“There’s an unusually high amount of bacteria in my kitchen right now,” I cheerfully expressed to a coworker, after explaining what I had been up to earlier in the week. She looked at me with a look of horror, and quickly dropped the subject.
Ever since attending that fateful class on fermentation just over a month ago, the kitchen counter has been looking more like an apothecary shelf than a working surface, lined with half gallon jars filled with all colors and shapes of mysterious, sometimes moldy, mysteries. Enamored by the idea of watching foods morph into new flavors and textures, cultivating and growing something delicious, much like a garden sending out fresh shoots in the spring, I couldn’t start soon enough. Within minutes of walking into the door, I already had a quart of soymilk out, ready to plop a few kefir grains into. Next came the cabbage, to be thinly sliced and turning into sauerkraut, laced with a few slivers of red onion for additional flavor. And while we’re talking cabbage, it only made sense to start up a batch of kimchi as well. Finally, after easing the little square of kombucha mother and its scoobies into a fresh batch of black tea, I was just about ready to sit back and watch things ferment. First, however, I wanted to make a simple batch of cucumber pickles, always a favorite and oh so easy to make. Deceptively easy, really.
That, the most simple and well-known form of fermentation to me, was the only thing this far to go sour, and in a very bad way. I first grew somewhat concerned when a sort of grey peach fuzz developed on the tops of the cucumbers, but very nonchalantly cut off the offending pieces and went on my way. After a few more days in the salty brew, however, when tiny green things began showing up where I was certain I had placed nothing of the sort, it was time to reconsider the project. As much as I hate throwing out food, it’s truly not worth killing yourself over a few moldy pickles.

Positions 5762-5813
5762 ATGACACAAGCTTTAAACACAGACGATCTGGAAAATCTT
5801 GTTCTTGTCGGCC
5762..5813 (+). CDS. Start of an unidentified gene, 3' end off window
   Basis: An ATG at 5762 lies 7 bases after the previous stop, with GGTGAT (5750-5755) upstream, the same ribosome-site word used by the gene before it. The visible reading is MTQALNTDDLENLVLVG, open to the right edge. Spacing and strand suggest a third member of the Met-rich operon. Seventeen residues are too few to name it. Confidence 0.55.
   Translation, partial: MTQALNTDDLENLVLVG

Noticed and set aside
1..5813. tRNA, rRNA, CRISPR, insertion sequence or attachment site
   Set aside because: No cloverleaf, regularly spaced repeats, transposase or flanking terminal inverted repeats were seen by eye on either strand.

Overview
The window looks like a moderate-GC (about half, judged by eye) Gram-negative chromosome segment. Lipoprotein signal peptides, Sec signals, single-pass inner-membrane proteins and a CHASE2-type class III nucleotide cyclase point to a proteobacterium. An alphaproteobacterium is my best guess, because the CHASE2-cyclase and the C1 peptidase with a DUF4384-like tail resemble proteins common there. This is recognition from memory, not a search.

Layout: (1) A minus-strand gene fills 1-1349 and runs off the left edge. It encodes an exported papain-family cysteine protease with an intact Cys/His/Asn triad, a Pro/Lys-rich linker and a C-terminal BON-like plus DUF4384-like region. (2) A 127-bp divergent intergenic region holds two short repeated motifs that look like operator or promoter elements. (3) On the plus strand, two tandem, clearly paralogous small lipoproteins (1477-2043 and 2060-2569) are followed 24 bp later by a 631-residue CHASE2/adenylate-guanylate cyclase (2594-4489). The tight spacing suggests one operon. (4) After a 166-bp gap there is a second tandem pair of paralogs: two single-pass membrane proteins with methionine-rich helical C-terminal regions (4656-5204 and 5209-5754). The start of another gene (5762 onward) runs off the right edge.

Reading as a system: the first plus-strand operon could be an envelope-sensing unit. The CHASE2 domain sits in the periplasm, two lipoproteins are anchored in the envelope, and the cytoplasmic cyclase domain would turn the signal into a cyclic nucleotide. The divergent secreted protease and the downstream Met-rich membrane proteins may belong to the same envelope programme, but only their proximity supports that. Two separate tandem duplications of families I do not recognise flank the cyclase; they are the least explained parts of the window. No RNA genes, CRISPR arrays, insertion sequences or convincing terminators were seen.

Fermentation isn’t for everyone- It takes a whole lot of patience, space, and a strong sense of intuition when it comes to either eating or scrapping the often questionable results. While all of my other assorted beverages and vegetables are bubbling along happily, with good bacteria and no disturbing green bits, traditional cucumber pickles are perhaps not in my grasp. Refrigerator pickles, on the other hand, are simple enough for anyone to make, no risks involved.
For those who can’t even think about waiting weeks or months before eating their pickles, this speedy version is for you. Admittedly best after at least a day or two, they’re technically ready to eat after only a few hours. Flavors of all sorts are possible, limited only by the cook’s imagination, but my favorite approach is something slightly Asian-inspired. Miso, ginger, and scallions combine to create a tangy and unusual pickled cucumber, flavorful enough to stand as a condiment to just about anything, or, as I prefer, a little starter or palate cleanser between bites.
Although they may not technically be pickles without being properly fermented, I’m willing to bet that they’re tastier by a landslide in comparison to 90% of those corn syrup-imbued, grey slivers of limp cucumbers you’ll find at the local mega mart.
1/4 Cup Barley Miso Paste
1/2 Cup Rice Vinegar
2 Scallions, Thinly Sliced
1/2 Inch Fresh Ginger, Grated
1 Cup Water
1 Tablespoon Salt
1 Pound Pickling Cucumbers, Sliced
Place your miso paste in the bottom of a 1-quart jar or container with an air-tight lid, and add in half of the rice vinegar. Stir to loosen up the miso, until it’s completely dissolved in the liquid, and add the remaining ingredients. Throw on the lid, give it a good shake, and stash it in your fridge for at least 6 hours before eating, and up to 2 weeks.